How To Sing! Improve Your Voice Daily | Deanna Kangas | Skillshare

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How To Sing! Improve Your Voice Daily

teacher avatar Deanna Kangas, Professional Performer & Voice Coach

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Taught by industry leaders & working professionals
Topics include illustration, design, photography, and more

Watch this class and thousands more

Get unlimited access to every class
Taught by industry leaders & working professionals
Topics include illustration, design, photography, and more

Lessons in This Class

7 Lessons (27m)
    • 1. Welcome To The Course

    • 2. Things You Really Need To Know

    • 3. Understanding Pitch & Rhythm

    • 4. Vocal Warm Ups | Why and How

    • 5. Choosing Your Repertoire

    • 6. Finding Your Unique Voice

    • 7. Congratulations + What's Next

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About This Class

It's all well and good to learn vocal techniques to 'improve' your voice, but if you've never done any singing before - how do you even know if you have enough talent to sing in the first place?

Join Deanna Kangas, Professional Performer and Founder & Director of Adelaide's largest vocal studio Voicehouse, as she answers the most popular questions new singers have and gives you all the tools you need to know to start a regular and effective singing practice. 

Watch this before learning any vocal techniques to avoid confusion and countless hours of wasted practice time... all without the anxiety of having to sing in-front of someone you don't know!

Meet Your Teacher

Teacher Profile Image

Deanna Kangas

Professional Performer & Voice Coach


I am a public speaker, small business owner, and professional performer currently living in Adelaide, Australia. My interests range from business and entrepreneurship to health and plant-based living.

I am the Founder of Voicehouse - Australia's largest vocal studio specializing in working with adult singers and have been a professional vocal coach for 12 years. 

It is my purpose to spend a little bit of time each day helping make this world a better place. I'm on a mission to create the largest community of movers, shakers and change-makers and I will do everything I can to help others find confidence in their voice and speak up for those who can't.

My stage work includes 8 years as Poppi the Pop Princess in veteran children's group The Funkees and 5 y... See full profile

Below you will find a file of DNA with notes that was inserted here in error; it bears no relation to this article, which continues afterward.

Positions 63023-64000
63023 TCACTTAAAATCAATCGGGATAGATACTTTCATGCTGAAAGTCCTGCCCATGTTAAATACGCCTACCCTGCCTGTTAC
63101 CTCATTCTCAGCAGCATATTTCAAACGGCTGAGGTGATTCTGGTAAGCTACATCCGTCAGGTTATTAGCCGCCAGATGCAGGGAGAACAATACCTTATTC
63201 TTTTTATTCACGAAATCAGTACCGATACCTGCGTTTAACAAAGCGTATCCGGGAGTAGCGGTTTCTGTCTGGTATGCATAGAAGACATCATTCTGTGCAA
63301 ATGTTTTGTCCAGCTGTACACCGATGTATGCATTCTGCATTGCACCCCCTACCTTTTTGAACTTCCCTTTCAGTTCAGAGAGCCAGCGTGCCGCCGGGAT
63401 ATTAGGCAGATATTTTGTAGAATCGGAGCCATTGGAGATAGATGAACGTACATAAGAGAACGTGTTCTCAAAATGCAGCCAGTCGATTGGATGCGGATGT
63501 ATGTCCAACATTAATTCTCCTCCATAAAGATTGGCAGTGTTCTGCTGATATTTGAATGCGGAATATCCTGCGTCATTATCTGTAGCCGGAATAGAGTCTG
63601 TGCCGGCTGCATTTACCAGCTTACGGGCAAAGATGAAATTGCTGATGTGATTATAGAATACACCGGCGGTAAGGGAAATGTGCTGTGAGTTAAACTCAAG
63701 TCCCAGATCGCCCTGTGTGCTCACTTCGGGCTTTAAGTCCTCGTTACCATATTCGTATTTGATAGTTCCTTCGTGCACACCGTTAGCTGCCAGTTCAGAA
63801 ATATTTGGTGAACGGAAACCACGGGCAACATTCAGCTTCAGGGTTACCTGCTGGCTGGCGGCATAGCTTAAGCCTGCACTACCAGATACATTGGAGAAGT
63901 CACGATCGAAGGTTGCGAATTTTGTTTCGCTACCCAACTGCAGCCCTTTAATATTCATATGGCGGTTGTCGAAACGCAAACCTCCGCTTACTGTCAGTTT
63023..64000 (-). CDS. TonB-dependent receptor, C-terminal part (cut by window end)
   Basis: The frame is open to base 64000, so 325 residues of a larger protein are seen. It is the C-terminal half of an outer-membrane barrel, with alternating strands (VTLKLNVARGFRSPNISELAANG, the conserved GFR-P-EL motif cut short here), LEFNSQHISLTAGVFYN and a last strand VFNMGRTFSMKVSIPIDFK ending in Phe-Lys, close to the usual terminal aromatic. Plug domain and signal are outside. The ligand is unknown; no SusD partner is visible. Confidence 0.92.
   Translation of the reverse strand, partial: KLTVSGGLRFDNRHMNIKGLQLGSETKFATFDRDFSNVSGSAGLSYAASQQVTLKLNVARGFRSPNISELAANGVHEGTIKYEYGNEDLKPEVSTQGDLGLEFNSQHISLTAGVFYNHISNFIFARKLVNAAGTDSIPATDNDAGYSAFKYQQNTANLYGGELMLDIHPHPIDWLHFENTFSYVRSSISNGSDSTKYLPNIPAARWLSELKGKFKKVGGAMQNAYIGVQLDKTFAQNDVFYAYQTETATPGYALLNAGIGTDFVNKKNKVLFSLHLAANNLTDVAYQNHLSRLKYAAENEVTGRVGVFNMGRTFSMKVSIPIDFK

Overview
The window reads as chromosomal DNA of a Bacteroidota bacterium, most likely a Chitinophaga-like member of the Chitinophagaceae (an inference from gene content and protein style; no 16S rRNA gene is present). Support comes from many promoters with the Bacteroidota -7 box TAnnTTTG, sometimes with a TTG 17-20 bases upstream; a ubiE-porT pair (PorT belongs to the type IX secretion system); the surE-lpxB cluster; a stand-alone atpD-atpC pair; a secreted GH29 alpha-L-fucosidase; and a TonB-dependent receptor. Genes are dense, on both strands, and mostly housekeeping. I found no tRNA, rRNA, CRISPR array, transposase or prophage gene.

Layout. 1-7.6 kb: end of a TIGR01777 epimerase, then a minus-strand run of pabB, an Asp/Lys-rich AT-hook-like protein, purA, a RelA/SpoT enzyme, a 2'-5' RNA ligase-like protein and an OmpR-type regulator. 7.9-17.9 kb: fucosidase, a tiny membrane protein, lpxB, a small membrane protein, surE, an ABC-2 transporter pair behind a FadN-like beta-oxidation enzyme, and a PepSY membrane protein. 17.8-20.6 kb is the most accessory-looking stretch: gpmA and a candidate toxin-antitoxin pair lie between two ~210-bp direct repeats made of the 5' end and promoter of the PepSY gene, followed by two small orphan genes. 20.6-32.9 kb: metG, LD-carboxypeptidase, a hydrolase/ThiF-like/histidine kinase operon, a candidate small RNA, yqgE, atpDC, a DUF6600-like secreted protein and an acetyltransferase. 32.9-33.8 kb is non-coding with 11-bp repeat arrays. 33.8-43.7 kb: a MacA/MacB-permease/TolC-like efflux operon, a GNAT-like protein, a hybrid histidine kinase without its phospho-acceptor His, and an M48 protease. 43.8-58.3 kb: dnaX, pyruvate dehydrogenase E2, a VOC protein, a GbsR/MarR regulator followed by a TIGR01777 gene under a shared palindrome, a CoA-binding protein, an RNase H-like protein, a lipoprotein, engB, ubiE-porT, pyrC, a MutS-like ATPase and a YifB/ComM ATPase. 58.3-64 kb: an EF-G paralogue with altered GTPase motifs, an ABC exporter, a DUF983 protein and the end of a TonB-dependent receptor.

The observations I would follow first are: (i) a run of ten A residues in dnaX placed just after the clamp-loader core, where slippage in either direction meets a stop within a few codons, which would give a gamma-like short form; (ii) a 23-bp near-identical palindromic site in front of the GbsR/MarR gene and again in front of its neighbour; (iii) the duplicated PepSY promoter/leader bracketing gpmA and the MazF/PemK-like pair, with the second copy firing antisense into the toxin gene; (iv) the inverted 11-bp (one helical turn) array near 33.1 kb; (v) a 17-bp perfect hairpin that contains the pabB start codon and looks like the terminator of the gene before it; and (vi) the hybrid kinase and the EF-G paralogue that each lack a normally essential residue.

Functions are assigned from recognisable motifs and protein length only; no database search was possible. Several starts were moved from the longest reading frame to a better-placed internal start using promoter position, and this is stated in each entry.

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1. Welcome To The Course: Hi, everyone. My name is Deanna Kangas, and I'll be taking you through this introduction to singing and helping you with the things that you need to know before you even get started singing on what you can do to start implementing a regular practice. Now this causes for people who have perhaps wanted to sing. And maybe you've done a few lessons in person or online, and you've been learning a whole bunch of different songs and vocal techniques. But you just really not sure as to have a structural. Where should you do what and what is the best order to do things in in order to make the most progress. So essentially, it's about how you can get the most effective. Use off your practice time and your practice routines to ensure that you're making the most amount of progress possible. You could be somebody who just wants to learn to sing at home on your own for a hobby, or someone who's trying to build up the confidence to do regular lessons, perhaps in a local studio with a coach on line. So either which way this course is for you, and I really hope you enjoy it. And of course, you have any questions? Comment them in the discussion below, as I'd love to chat with you all. 2. Things You Really Need To Know: So first we're going to start off with the things you need to know about learning to sing and answer some of your most asked questions. Now I personally have seen a vocal coach for 13 years, and over that time I've worked one on one with hundreds, maybe perhaps even over 1000 singers myself. And over time and time again, you get the same questions I specializing working with adults who perhaps have always wanted to sing that never had the time or opportunity to do so or used to seeing in the past. And they've missed it so much that they want to come back to it later at lights and everybody has the same questions. Can everybody learn how to sing? How long does it take to learn how to sing? And if I'm not naturally, a great singer, how long is it going to take me to get anywhere? Or do I even have a chance? So let's go through all of those together. The first thing you need to remember about using your voice is that it's learning to use and to train muscles just like the rest of your body, so I always use an analogy where I life in training your voice to actually going to the gym and wanting to get fit. Let's say you want to get your voice to the absolute premium state, just like if you wanted to go to the gym and get that muscle or bikini body, it's going to take quite a lot of time, effort and discipline to train the muscles to get into the shape that you want them to. And you need to make sure that you're using the right techniques while you're training to avoid strain, injury and fatigue on the vocals on damage later down the track that could do you more harm than good. So you do need to be prepared to train your muscles as much as you put in is what you're going to get out if you just want to do it for a little bit of fun. And hey, it's no big deal. If you want to take this further, then you do need to commit to quite a serious practice routine. The next thing that I always get us is being in that from singer versus not being a natural singer. If I feel like I have natural talent. Am I able to get a lot farther than funds? Perhaps someone who doesn't all vice versa. If I think I'm turn death, have I got any chance and actually learning how to sing now? The thing is, is that everybody is in such a different place, and this is the one thing about singing. That means there are so many different variables. If you are someone who considers yourself turned if to start off with, then perhaps learning to train your ears and utilize your is properly is the biggest issue that you need to address. Before you even worry about vocal techniques, look techniques and learning how to use the voice and strengthening the muscles. I'm not going to be very much used to you if you cannot hold a simple truth or staying pitch with a piece of music or even another singer at the same time. Basically, as we all know, if something's off pitch, it just doesn't sound good, regardless of how great the single might be. So that's the first step we need to take, and usually it's great to try and do some exercises yourself, or perhaps have somebody help you die knows where you're at naturally, However, if you know that you've already got great pitching rhythm and you can follow music easily and singing along to an instrument or a karaoke backing track comes with ease and float for you. Then starting next with vocal techniques is the next step for you. You don't have to do so much of the year training because naturally use already at that step, and that's the first part of being a natural singer. The next part of being a natural singer is the tone of your voice. Naturally it have you got a beautiful tone. Is it soft? Is it strong? Doesn't flow or is quite disjointed, maybe perhaps a bit raspy or any other qualities you can think off that you don't like when you listen to other singers as well. And that's the stuff that we can adjust with learning proper vocal technique. So depending on where you are at with, those two different elements will determine how long it will take you to where you need to go. But like I said, just remember that we are training muscles like the rest of the body and again. The time and dedication that you put in is what you're going to get out. The last thing I want you to know it is being a natural singer actually has no bearing on how successful you'll be in the long run. I have met plenty, a amazing singer over the years on. Unfortunately, they just don't have the worth work ethic that it takes to succeed in the industry. You really need to put the time in in order to be able to get something out of it. So again, I don't really think about where you're at. Naturally, it's kind of irrelevant at this point of time. All that matters to you is how much time you're willing to put in. And if you put in a lot of practice in the lowland, you can go anywhere, just like you can with anything 3. Understanding Pitch & Rhythm: so if you're brand new to singing and you've never done any before, or if, perhaps you have done some singing. But you know that you struck to follow along with the music. The first part off your training is going to be in training now. A lot of people mistake sometimes not hearing the notes correctly or not being able to follow on to music as having a bad voice. And that's not necessarily true. You might actually, naturally have a really great voice, but your ability to follow along with the music or what I like to call call your voice music connection is a little out of fashion. It's not quite connecting together in order for you to follow along and make a sound that is in pitch and in the right rhythm at the same time. So what is pitch pitch is your ability to match the sound off Norwich and this is something that I know that a lot of singers have never thought about before they come to singing. So essentially when you hear sing is that are really great. One of the things that you might not realize is the reason why they sound so good when they're singing along to music is because they are 100% or as accurately as possible. Following the music and music has so many different levels and tarts high, low, all of the different spectrums in between. And your ability to sit along with the piano or with the guitar with the entire bend on follow what they are doing and make sure that you're in tune with them all is going to really give you that ed in terms of sounding good to begin with, it's the absolute basics. If you're not following along with the music like I said earlier, then you're gonna find it really difficult to get that beautiful sound you want because it's constantly going to be a mismatch. So now I am here at my keyboard, although you can't see it to show you exactly what I mean by pitch being a match or omits match. So I'll give you an example. If I would apply a note, I would sing that LA What you can hear if you listen carefully, is my voice and the note doing the same thing. We're vibrating on the same frequency, have a listening it now, although if waste doesn't sound exactly like an instrument because I'm not an instrument, we effectively have the same frequency. And so when we sing together, it creates a nice sound. However, if I were to sing it as a mismatch, I'm going to get you to hear the difference. What you notice is that there's a clash rather than that nice sound you heard before. Let me do them both again. Here's the match. Uh, and he's the Clash. Uh, As you can hear, one works together and one does. So that's what we mean when we talk about pitch, Are you matching the music? The best thing to do is to actually play a few notes, and I'm going to do that for you now and give you the opportunity to actually match them yourself. So let's start with the 1st 1 that I just did. Give it a go good one more time. Excellent. We'll go a little bit higher. Very good. Now these may be different depending on whether you're a male or a female, so this tends to be in the range in between boys. For males, it might feel like you're singing a little high at the moment. And for females, it might feel like you're seeing a little lord time. You excellent, and you can simply use a keyboard or any instrument that you might have to play some single notes like that. If you know how to and try and do the exact same thing, Try and make sure that it's a match rather than a clash. The other thing you can do if you don't have access to an instrument is downward. A keyboard app onto your more vile on. All you can do right away is you just press the keys that appear and do the same thing. Play them and then try and match with that pictures. Well, it's a great way to train your ears and always remember that pitchers instinctive, you can't think pitch. You have to hear it, and you have to do exactly what it is. You here, you have to learn to go with your gut. Singing is a lot about trust. The next thing is your rhythm, your ability to notice what's happening with the feet off the music. Now a really great way to do this is to play some songs and try and cluck the big along. And if you feel like you can really easily cut the big find it on, follow along and be able to have, perhaps sing at the same time as you're clapping and you're probably really great. Rhythm. Naturally, if you find that you don't know what to clap when you hear a piece of music and trying to sing at the same time, it's really confusing. Let's start with a simple exercise on the keyboard, so I'm gonna play something. I want you to clip it back to me. I'll give you an example so you would clap good. All right, let's do another one. This time you're gonna do it on your own. Ah, good. All right, let's do it now. The one How did you get clapping? That and again, this is a really great thing that you can do yourself on the U instrumental on an act if you want to download it or any piece of music you hear on the radio listening to on your iPhone or any other device, just see if you can clap the beat and follow along when you've got those two things pitch and rhythm, then you'll be able to follow the music. The music is always your guide, and it has all of the answers you need. If you're ever struggling, you're probably not paying attention to the music like you should be. So follow the music, let it be your guide, be at one with it, being just another instrument in the band work together, and once you feel like you're working together with all of the music that you sing along with, then you're ready for vocal techniques. 4. Vocal Warm Ups | Why and How: So when you start your practice session each day after you've done your pitching exercises and you're sort of gay is tuned in, make sure that you're following the music correctly. The next thing you would do is a vocal warm up. It's kind of like an extension of what we were doing and takes it a little bit more in debt . And the reason we do it in disorder is because we want to do things methodically so that it's easy for you to get into shape really quickly. So you start with your pitching exercises, then you move on to a warm up, and then we would move onto learning some salts, which we're going to go into a little bit later on. So what I teach you the basics of a vocal warm up Now, Essentially, you've probably heard many vocal watts before or you've heard often, but you probably don't like them or you're probably not sure why anybody would do about what. Now you probably remember me mentioning before that warming up your voice or using your voice is muscles just like the rest of your body, so essentially the same way as if you were to do sport, and you needed to warm up your muscles before head to avoid strain, injury and fatigue. You do the same with a vocal walk. It's also a really great way to learn to master a skill because it's quite repetitious. So you get toe, do something over and over again and learn what it takes to get quite good at something. And then when you learn all of the vocal techniques that you've perhaps heard of before, like your breathing or your vow sounds, maybe it's even you're belting your librato or twang. You have a basis off something that's really repetitious to practice those techniques on before you apply them to songs. And that really helps you to solidify what you've learned, do it over and over again until you can't forget it. And then when it comes to putting it in context, it's that much easier now. There are a 1,000,000 different warmups out there, and if you want some variety, all you really need to do is jump on your truth. Google vocal warm ups and you find so many different ones to work with. But today we're going to do the absolute basics, which is a simple five. No escape. And the reason I like to start with this is because I like to perfect something that simple before moving on to something more advanced, because then that way you actually learn it properly, and it's easy for you to go on from there. So we're gonna stop with the Met down here on the women of you know, Of course I'm a woman, too, so I'm gonna be singing in the woman range. But if you're a male, you'll be singing what's called an octave below May. Now I'm going to start you with a simple boat, and this is to warm up the lips. So this goes like this, you'll notice is making a sound. And some people struggle with this to begin with. What it is is you need to adjust your airflow. So if you feel like you absolutely cannot get it to start off with, use this opportunity to just play around and experiment with your voice. Push more out, out, push less air out. Think of the way that you're using your lips in your mouth. Try and find something that's comfortable and make sure you're taking that nice deep breaths to be able to push it out. Let's keep going together, Tonto. Way through. Okay, head down now with sound, and it's a rolling off the top. Now again, if you find it really tricky to roll your tongue, experiment with play around, see if you can get it Moving eyes, the kind of sound you want to make its an R sound a little. If you struggle with it, however, stick with your bubbles until you feel like you're ready to try it again. Let's go back down the other way. Way, way The's a really gentle ways to get your teeth and tongue or warmed up. Then once you've done that, you can move on to sounds so you could do the same thing. But like this, - what you'll notice is that then it progresses to using your voice a little bit more. It's a little bit Lana, and you work through the warm up that way. Start off gentle and get as loud as you can towards the end. What as loud as you can but get louder toward the end so that your voice is ready for when you start singing songs. Now, of course, everybody has such different ranges for you that might have been heaps. You might have felt like it was quite long and quite high, or vice versa. For some people that might have thought that was really easy, and they could have gone a lot further on. This is why it's really great again, even play an instrument. Or if you can at least download an app where you can customize them yourself. It's really great to go with. But like I said, the stormy resource is out there and so many different ways to do a warm up. Why stick with one you maze? We're trying more and see what you find useful to you. 5. Choosing Your Repertoire : Once you've warmed up your voice, the next thing you want to do is choose a song. Toe work on one song at a time is a really great way to start off with, and then as you get a little more comfortable, you can start adding more into the mix. But like I said, it's all about slow progress. And repetition is key. You're much better doing one section of a song and getting that perfect before moving on the new artist doing the entire song kind of sort of good and not really being happy with it in the end. Now, some choice is a tricky thing, but what I recommend is you grab a piece of paper and put three columns on that piece of paper, and in that you can put the name off the sun, and then you can put the category off the salt, and then you can put how much you love that song and you want to sing it. So, for example, you write down five different songs. In that list, I would write down all of the different songs you want to sing. Remember, songs that you want to sing are sometimes different to what you listen to a swell. And as you go along, you get used to what actually suits your voice and things might change over time. But write a song down, have a sing with it, bring it up on your troop or on iTunes, sing along with the song and then categorize it as easy, moderate or difficult on. That is not if the song is but what it is to you. This song is really easy for me. This song is moderate for me, and this song is difficult. And then at the end put it How much you want to actually learn. That's also you kind of know, You know, if you have, it's only specific to work towards. I need to work on this right away. Or this is something I'm happy to do one day so that you kind of organized songs in a little bit of in order. And as soon as you hear on the radio, as soon as you think of something new, you've got your list and you can go back to it and you could write songs down that way. You kind of got something toe work through now. I always like to pick a song with an 80 20 pit principle. And you might have heard of 80 20 principal before the way that it works. The song choice is pick something that is about 80% easy or moderate for you and only 20% difficult on each time you pick one. You want to start with that? Why? Because that means that you can use the parts that are easier to apply general technique in the things that you need to learn all of your foundations. And then you can use the 20% to push yourself just a little bit further than what you were before on. Then what you find is, after you've perfected that piece, the next feast that you thought was difficult, that one becomes that much easier because you've already worked on those things. And so then you pick something that is probably pats from the moderate cult column. What you feel ready for it. And again, a person of that will now be easy to you, and 20% will be more difficult. But it will be a different kind of difficult, and you work on that. That's the best way to methodically work through the list of things that you want to do. You can also listen out for songs that play to your strengths and weaknesses and depending on what it is that you want to work on next, in terms of your technique, pick songs that actually have a lot of that particular thing in them. So you might be watching a video on learning a technique on librato. Therefore, it would make sense to pick a song that has lots of spots former brother in it, so that you can actually be applying it at the same time that you're learning the technique and the white would structure this in a practice. Retain is, I would personally watch a video or read a sheet or study whichever technique it is that you want to do. Then do your pitching exercises. Get your ears or working usual eyes that technique in the walk. To begin with practice you barato in the WalMart, Find some warm upset, perhaps will help you with vibrato and then apply it to the song last that while you've given yourself a good, solid session on one thing and you're learning to do it thoroughly, 6. Finding Your Unique Voice: welcome everyone. The last tip I have for you in terms off learning how to sing even if you've never done it before, is to make sure that whatever songs you choose to work on, or whatever things you sing along to, you're always finding your own voice. Imitating a singer is something that a lot of us have learned to do without even realizing it. And it's purely because most of the time we just copy exactly what we hear on. We think that that's the correct way to actually sing the song. Okay, well, this person has more of an American accent or an English accent, so therefore, I should sing the song the same way, too. And we all have such different native accents. Depending on where you're from, it's really important for you to find what your voice is uniquely and so what I recommend you do is when you're singing a song, I recommend you strip it bare completely, learn well enough so that you can actually learn it with the karaoke e backing track rather than singing along with the singer on. Then, as you're singing along, throw everything you've looked from that singer out the window, apart from the rhythm on the pitch in the melody. You want to keep the basics there, but in terms of any different flair that they put on the song. But let it all go. Just pretend it doesn't exist for a moment and sing this song as if it was your own, as if you wrote it. And you were just giving your absolute everything because you were that singer that you were going to a concert to pay 102 103 $100 a ticket to go and see you just had that unique voice in you and essentially from doing that, that's how you gonna find what you consistently start to do or ever, ever get. And then you will notice patterns and you'll find what's in your unique voice. When you go back to singing other songs and your start imitating people, you're going to be able to hear the difference. And it's really important that you learn to sing organically like yourself. You've probably heard this before. There isn't anybody else like you, and most people who do want to take this in further need to realize that singing like anybody else is not going to get you anywhere, because that's already take it. Producers are looking for the next big thing, that unique sound, and everybody has one. So take the time to strip. It'll back pair right back to basics and just find out who you are as a singer, as a performer and even as a person on a day today basis, and that's where you really enjoy your singing. 7. Congratulations + What's Next: Congratulations, everyone. You made it to the end off the course. I am so proud of you. Will. And now you are ready to actually go and learn some vocal techniques and I want to do with them. You can apply any technique in the world to this system. Picking technique. Go through your pitching exercises, apply it to you, walnuts. Then apply it to any songs that you want to sing and you'll get a system going on a daily basis that will just work. Amazingly, this is something I've been doing with my singers every day for the last 13 years in my studio and that my coaches here do as well Andi, off course. I really hope you enjoyed this video. Like I said, if you've got any questions or comments problem down below or even if you'd like to share something with us to make sure you let us know, we'd love to hear you sing at the same time. Well done. And best of luck with your singing journey. I hope to work with you here with the voice house team certain Take care